LOS ANGELES _ There was a time when being a part of a comic-book based movie was considered little more than a way to earn a paycheck.
Ben Kingsley, Michael Caine and Kenneth Branagh share more in common than just being actors from the United Kingdom. All three have been knighted, either won or been nominated for an Oscar and are part of comic-book movies. Caine was Alfred in the "Batman" movies; Branagh directed "Thor."
Sir Ben's venture into the ever-growing genre has him playing The Mandarin in "Iron Man 3." The character first appears in a series of threatening video messages that promise to rain down a terrorist hell on America. It's up to the armored avenger Iron Man to stop him.
Kingsley's seen an evolution in moviemaking to include more in-depth characters in superhero stories, which is why he was willing to take on the role in the big summer movie.
"The offer of doing a comic book movie franchise many years ago would not be as anything attractive as it is now," he says.
"Iron Man" star Robert Downey Jr., points out just how critical it is to have someone with Kingsley's acting gravitas as part of the production.
"The movie is only as good as its bad guy. Once we cast Sir Ben, half our troubles went away," Downey says.
Kingsley read comic books while growing up in England, but except for an occasional "Superman" magazine he was not familiar with American superheroes.
Producers offered to send him a collection of "Iron Man" comics featuring The Mandarin to help inform his performance. He didn't think such research was necessary because the filmmakers had taken the basics and given them a more modern spin.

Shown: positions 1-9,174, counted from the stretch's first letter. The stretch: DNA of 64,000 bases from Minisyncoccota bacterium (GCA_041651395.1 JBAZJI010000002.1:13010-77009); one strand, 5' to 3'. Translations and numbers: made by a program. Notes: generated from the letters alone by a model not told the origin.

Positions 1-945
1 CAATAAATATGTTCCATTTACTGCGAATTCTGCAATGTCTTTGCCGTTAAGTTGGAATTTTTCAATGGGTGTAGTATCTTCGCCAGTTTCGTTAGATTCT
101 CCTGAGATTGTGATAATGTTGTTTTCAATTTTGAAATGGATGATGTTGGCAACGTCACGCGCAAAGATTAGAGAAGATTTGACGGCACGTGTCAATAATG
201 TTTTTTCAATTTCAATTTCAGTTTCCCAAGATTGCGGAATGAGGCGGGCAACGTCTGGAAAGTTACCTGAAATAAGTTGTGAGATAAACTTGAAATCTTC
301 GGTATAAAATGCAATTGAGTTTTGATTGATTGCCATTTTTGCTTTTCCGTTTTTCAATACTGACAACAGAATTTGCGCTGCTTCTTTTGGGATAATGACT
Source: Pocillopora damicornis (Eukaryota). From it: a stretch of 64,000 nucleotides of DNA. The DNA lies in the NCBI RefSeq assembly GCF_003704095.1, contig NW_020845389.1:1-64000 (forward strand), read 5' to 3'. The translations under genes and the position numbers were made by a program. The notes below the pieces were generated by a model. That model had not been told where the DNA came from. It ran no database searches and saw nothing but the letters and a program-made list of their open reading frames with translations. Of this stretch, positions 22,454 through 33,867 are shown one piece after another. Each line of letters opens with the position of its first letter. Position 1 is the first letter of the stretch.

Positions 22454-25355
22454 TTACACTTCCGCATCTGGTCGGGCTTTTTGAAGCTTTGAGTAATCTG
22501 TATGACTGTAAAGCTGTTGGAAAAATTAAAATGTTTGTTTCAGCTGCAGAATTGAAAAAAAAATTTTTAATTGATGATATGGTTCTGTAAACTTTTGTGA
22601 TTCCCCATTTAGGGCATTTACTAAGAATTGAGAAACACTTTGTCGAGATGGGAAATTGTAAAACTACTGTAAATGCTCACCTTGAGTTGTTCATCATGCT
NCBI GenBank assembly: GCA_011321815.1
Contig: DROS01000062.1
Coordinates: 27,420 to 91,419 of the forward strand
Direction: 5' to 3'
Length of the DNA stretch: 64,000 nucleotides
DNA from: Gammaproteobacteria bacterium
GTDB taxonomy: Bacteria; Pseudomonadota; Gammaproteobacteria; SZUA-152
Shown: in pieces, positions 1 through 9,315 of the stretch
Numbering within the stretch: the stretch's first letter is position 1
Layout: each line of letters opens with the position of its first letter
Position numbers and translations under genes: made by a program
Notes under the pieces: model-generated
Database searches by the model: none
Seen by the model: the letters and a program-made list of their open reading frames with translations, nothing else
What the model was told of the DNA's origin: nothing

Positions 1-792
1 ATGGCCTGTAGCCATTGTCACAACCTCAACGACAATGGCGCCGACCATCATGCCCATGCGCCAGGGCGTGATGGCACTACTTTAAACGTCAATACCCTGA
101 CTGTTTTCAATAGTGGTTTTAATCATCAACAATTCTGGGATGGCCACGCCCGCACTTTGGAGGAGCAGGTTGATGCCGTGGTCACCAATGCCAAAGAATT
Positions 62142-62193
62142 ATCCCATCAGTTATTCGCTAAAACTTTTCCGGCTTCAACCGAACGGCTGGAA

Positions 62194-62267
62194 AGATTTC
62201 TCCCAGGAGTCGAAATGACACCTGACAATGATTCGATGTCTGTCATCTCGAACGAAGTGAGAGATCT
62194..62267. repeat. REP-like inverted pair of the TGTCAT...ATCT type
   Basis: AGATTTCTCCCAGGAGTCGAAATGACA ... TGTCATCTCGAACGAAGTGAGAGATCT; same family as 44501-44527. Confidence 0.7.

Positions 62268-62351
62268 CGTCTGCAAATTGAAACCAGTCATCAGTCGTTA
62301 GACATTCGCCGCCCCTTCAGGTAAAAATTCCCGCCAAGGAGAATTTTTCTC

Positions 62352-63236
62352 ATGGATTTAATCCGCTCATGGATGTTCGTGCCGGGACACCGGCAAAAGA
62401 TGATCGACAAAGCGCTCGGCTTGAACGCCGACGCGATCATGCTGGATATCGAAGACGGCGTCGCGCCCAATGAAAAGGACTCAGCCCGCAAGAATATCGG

Kingsley was more inspired by actual news footage of real people who have committed heinous crimes. Because many of his roles have been set in and around the period of World War II, Kingsley's watched hours of news reel footage of the infamous leaders of that time.
What he observed was that all of the dictators had an unswerving sense that their actions were right and they had been selected to lead the world. Kingsley used that as the biggest element to bring The Mandarin to life. Then he trusted the script for the final details.
"The writing gave me lots of clues to the character, such as the fact that he lives in this bubble seen only through these TV broadcasts he does," Kingsley says. "The broadcasts are scripted. They are deliberate. They are delivered as lessons by a teacher _ as he calls himself _ or as Tony Stark describes him as a preacher.
"There's an oddly benign tone to his voice as if he's teaching you something for your own good. However deplorable the politics of what he's saying is, The Mandarin has to convey a sense of complete righteousness, a belief in himself, a belief in his message."
Characters with strong beliefs have always interested Kingsley, such as his Oscar-winning turn in "Ghandi" and his much-heralded work in "Schindler's List." Unlike those films, Kingsley got to jump into an acting area with "Iron Man 3" that tends to thrill performers _ playing a villain.
The key for him to play The Mandarin as a man committed to a mission that he believes is just and true.
"The bad guy thinks he has the answers to the world's problems," Kingsley says. "He doesn't think he's bad. He believes he's here to teach, to preach, to save and to guide the world. But, the franchise also has been fashioned into something so contemporary in its feel that The Mandarin isn't just this cast iron character, impregnable man. He's someone who is a vulnerable man."